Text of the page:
Regulatory Review of Adult Day Services: Final Report - Section 1. Parameters for Who Can Be Served


The regulation of a service targeted to frail elders and individuals with disabilities needs to assure that providers can meet the needs of their clients. One option for assuring this is through explicit admission/retention/discharge criteria that set the parameters for who can be served.

Many states lack specific provisions regarding the types or level of functional or health needs that should trigger discharge. Most states do have provisions related to involuntary discharge, which generally give providers some discretion to determine whether or not they can meet an individual's needs. For example, Vermont's rules limit involuntary discharges to the following situations: (1) the participant's care needs exceed those an adult day center is certified to provide, (2) an adult day center is unable to meet the participant's assessed needs, or (3) the participant presents a threat to himself or herself or to other participants or staff. Similarly, Alabama requires that providers discharge participants when the program of care can no longer meet their needs or when their condition presents an immediate and serious risk to the health, safety, or welfare of the participants or others.

In most states, parameters for who can be served are set (although indirectly) through provisions regarding mandatory and optional services that indicate a participant's level of need. For example, Virginia requires adult day health care centers (ADHC) to meet the needs of each participant, but specifies that a minimum range of services must be available to every Medicaid ADHC recipient, including nursing services and rehabilitation services. Virginia further specifies that centers can admit recipients who have skilled needs only if there is professional nursing staff immediately available on site to provide the specialized nursing care these recipients require. Provisions such as these indicate that persons with a high level of nursing or medical needs can be served in these centers. Additional examples follow:

  • Texas specifies that day activity and health services include skilled nursing and personal care services, health education and counseling, health monitoring and health-related services, medication administration, and physical rehabilitative services.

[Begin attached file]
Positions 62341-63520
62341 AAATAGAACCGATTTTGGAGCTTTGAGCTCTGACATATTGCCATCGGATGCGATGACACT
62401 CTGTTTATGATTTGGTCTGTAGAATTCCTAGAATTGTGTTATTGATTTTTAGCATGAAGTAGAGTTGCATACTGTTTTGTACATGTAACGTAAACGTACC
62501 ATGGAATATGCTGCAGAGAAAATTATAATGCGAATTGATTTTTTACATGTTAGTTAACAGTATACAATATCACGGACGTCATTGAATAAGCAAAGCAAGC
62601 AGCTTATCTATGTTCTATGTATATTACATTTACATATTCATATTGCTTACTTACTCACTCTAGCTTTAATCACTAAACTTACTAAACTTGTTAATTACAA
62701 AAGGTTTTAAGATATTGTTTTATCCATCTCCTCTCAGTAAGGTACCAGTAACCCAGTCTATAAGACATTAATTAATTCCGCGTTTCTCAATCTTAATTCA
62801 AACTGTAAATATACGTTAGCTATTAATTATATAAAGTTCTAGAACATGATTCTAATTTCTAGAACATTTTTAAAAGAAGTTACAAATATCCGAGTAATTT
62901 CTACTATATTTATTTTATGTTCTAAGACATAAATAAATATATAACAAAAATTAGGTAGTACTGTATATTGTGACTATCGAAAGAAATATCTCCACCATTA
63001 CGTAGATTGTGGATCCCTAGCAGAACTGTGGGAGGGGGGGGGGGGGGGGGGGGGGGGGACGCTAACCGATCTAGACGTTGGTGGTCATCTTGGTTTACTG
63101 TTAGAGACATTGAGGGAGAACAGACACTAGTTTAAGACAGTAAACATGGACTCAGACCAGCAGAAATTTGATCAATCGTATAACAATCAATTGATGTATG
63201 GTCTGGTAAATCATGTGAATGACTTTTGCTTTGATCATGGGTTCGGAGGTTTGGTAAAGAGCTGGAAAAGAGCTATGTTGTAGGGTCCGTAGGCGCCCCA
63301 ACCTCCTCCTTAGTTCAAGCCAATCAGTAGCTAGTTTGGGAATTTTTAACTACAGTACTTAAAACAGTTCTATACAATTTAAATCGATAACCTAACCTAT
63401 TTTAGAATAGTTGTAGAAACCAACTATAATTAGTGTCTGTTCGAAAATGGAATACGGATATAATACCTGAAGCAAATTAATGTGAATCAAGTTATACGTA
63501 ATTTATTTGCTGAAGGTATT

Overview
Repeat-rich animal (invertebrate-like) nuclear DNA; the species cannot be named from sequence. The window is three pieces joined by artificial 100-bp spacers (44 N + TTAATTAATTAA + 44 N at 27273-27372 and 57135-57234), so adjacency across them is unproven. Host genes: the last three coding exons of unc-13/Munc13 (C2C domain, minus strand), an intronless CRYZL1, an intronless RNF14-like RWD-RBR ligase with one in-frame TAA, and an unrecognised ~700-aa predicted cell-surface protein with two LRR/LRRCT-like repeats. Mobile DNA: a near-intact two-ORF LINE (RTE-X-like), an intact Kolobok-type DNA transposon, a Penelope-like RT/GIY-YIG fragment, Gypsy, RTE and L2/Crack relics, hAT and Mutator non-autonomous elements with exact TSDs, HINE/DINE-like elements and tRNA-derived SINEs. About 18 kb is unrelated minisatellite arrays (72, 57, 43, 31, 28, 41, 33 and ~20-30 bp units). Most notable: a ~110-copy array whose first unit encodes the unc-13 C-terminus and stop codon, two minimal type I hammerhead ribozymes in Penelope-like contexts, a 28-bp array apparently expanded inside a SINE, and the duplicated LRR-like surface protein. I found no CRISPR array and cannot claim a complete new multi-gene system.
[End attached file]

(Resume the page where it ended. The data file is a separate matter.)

• New York specifies that adult day health care may serve individuals who are functionally impaired, but not homebound, and require supervision; monitoring; and preventive, diagnostic, therapeutic, rehabilitative or palliative care or services, but do not require continuous 24-hour inpatient care and services.
  • Washington defines adult day health as a supervised daytime program providing skilled nursing and rehabilitative therapy services in addition to core services provided in adult day care. The state further specifies that adult day health services are only appropriate for adults with medical or disabling conditions that require the intervention or services of a registered nurse or licensed rehabilitative therapist acting under the supervision of the client's physician. 

    Washington defines adult day care also in terms of the participants who may be served (i.e., those needing: (1) personal care services, (2) routine health monitoring with consultation from a registered nurse, (3) general therapeutic activities, or (4) supervision and/or protection for clients who require supervision or protection for their safety). The regulations limit who can be served to those whose needs exceed the scope of authorized services that the adult day care center provides and those who are not capable of participating safely in a group care setting.

Generally, states permit medical models of ADS to serve individuals with a high level of nursing and medical needs. This level of care is assumed in states that cover ADS in their waiver programs because individuals must meet the state's nursing home level-of-care criteria to be eligible for waiver services. However, because these criteria vary considerably among states, individuals who are considered nursing home eligible in one state may have greater or lesser needs than those considered nursing home eligible in another state.

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